KINGSTON, Jamaica--Jamaican authorities are worried about the treatment of their nationals seeking to live and work in sister Caribbean Community Caricom member states, so much so that one Member of Parliament (MP) has urged the Andrew Holness Government to reciprocate.

At a meeting of the Public Administration and Appropriations Committee of Parliament Wednesday, an official from the Ministry of Labour and Social Security revealed that Jamaicans were being turned away by some member states that have failed to make necessary legislative changes under the free movement clause of the Caricom Single Market and Economy (CSME).

Under the CSME, Caricom nationals who have a university degree or are media practitioners, artists, musicians and sportspersons are allowed to move freely.

In addition, provisions have also been made for the movement of qualified teachers, nurses, artisans, domestic workers and holders of Associate’s degrees and comparable qualifications.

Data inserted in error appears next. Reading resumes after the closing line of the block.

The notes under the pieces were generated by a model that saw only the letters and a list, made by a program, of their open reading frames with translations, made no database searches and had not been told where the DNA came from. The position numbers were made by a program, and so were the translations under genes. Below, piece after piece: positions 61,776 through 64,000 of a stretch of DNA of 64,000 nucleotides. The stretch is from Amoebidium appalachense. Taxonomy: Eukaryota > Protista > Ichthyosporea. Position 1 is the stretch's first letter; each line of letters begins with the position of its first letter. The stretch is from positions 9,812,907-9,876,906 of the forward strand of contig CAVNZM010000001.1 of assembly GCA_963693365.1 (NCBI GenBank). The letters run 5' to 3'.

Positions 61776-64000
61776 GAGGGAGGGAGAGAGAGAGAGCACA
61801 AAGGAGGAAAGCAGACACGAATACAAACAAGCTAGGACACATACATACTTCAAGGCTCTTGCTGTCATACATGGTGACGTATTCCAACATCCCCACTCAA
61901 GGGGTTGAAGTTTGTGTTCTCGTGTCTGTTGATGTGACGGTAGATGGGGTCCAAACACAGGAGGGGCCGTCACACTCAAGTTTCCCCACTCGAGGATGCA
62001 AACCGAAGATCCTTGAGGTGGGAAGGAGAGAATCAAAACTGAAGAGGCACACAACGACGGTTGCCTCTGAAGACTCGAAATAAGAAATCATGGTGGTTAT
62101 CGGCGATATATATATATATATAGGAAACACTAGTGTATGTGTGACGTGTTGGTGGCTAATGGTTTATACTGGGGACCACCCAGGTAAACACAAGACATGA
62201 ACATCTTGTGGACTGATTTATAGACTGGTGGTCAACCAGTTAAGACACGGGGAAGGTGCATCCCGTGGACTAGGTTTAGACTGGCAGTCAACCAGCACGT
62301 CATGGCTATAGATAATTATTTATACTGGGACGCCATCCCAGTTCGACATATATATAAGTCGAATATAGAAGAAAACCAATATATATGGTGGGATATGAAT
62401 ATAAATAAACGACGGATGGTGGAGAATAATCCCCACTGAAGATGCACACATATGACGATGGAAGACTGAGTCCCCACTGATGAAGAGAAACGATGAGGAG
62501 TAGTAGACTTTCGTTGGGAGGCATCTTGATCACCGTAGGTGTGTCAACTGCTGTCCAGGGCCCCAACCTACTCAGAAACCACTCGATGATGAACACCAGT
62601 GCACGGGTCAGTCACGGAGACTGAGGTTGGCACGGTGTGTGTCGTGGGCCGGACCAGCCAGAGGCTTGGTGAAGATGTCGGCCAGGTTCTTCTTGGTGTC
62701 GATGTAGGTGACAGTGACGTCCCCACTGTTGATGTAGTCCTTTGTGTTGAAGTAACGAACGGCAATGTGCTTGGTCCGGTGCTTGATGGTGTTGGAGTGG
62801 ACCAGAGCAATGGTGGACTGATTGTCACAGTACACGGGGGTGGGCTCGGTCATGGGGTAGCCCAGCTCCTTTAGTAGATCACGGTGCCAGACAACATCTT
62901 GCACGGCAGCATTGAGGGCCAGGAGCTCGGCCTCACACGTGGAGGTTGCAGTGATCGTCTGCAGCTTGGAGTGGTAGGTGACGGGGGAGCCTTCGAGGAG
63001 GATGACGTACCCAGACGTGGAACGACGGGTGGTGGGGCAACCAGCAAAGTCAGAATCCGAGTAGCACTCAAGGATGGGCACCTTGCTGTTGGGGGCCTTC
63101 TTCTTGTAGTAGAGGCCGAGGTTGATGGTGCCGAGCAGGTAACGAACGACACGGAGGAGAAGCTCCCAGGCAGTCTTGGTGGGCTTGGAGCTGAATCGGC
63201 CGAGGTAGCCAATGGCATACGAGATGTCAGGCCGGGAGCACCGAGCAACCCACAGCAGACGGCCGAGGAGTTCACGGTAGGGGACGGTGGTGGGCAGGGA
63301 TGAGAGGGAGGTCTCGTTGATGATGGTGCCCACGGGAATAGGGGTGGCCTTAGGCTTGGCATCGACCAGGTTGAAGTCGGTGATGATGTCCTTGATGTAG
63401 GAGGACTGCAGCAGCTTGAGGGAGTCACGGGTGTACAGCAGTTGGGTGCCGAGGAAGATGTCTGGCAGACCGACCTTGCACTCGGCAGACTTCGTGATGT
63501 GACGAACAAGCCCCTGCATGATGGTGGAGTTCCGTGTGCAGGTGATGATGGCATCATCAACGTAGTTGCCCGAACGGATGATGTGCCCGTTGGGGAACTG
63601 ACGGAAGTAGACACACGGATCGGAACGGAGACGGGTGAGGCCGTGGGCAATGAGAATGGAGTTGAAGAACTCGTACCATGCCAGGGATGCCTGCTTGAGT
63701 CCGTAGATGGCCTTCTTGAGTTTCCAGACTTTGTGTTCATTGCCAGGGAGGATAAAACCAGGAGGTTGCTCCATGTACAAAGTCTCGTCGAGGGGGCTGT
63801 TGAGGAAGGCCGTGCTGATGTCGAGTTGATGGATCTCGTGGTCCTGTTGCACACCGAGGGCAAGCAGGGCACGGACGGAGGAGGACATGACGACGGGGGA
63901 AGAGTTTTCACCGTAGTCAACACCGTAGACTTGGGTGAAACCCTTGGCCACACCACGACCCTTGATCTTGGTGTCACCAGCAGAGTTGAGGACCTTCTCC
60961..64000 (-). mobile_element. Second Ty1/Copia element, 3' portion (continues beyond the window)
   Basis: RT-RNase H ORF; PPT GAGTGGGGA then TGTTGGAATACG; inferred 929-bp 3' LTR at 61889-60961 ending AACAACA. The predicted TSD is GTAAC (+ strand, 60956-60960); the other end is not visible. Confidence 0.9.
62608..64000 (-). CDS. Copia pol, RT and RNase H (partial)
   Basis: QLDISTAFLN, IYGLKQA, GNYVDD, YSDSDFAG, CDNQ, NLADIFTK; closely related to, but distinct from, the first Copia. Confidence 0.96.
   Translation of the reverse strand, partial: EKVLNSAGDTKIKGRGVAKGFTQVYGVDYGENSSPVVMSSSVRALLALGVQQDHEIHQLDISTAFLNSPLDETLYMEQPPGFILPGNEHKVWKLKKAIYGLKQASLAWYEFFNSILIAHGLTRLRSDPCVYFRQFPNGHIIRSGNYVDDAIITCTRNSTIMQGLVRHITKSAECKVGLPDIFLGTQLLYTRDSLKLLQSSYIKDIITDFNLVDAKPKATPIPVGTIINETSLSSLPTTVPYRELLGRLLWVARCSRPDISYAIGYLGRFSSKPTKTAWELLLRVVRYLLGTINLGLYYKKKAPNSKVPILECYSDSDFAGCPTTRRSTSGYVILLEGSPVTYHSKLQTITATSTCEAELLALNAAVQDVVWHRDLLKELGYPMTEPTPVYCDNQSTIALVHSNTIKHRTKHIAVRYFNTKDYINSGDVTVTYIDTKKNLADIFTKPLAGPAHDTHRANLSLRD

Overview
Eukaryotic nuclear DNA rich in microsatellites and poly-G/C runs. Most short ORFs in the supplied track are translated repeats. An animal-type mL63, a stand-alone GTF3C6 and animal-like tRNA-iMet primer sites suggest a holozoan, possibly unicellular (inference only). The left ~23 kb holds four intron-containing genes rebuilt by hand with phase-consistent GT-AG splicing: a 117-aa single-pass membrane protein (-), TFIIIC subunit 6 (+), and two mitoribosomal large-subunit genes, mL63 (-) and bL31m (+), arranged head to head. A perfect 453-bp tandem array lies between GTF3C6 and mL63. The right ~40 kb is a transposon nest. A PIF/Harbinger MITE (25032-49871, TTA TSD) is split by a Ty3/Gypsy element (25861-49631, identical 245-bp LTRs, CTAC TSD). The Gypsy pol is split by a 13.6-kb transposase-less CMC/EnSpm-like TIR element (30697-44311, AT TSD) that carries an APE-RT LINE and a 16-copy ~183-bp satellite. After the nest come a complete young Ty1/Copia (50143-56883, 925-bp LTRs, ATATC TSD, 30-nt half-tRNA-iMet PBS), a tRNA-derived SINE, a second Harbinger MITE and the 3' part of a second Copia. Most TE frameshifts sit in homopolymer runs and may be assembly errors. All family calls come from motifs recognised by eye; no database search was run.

However, Director of Work Permits at the Ministry, Lisa-Ann Grant said some member states have not approved the new categories in law and this creates a challenge for Jamaicans with Caricom skills certificates who are seeking employment in those countries.

“If they have moved, for example, with a skills certificate as a domestic worker into a state such as Trinidad or even Barbados, because they have not amended their legislation to recognise that category, unfortunately our nationals are challenged. They have to get an extension of stay – the skills certificate doesn’t undergo that process of verification [with subsequent – Ed.] unconditional landing …,” Grant outlined.

MP for Manchester North Western Mikael Phillips took a strong stance as he charged that some countries were not willing to change their laws and resorted to encouraging Jamaicans to take up low-paying jobs.

“If they have the certificate they will have to pay them a higher wage, but yet they encourage them to come down there; if they make it through Immigration it’s fine and good, but once they get caught there is no repercussion for that employer,” he said.

“As a country we have to protect our own nationals in applying pressure to these member states to either adjust or we also [will – Ed.] have a stringent entrance application.” ~ Caribbean360 ~

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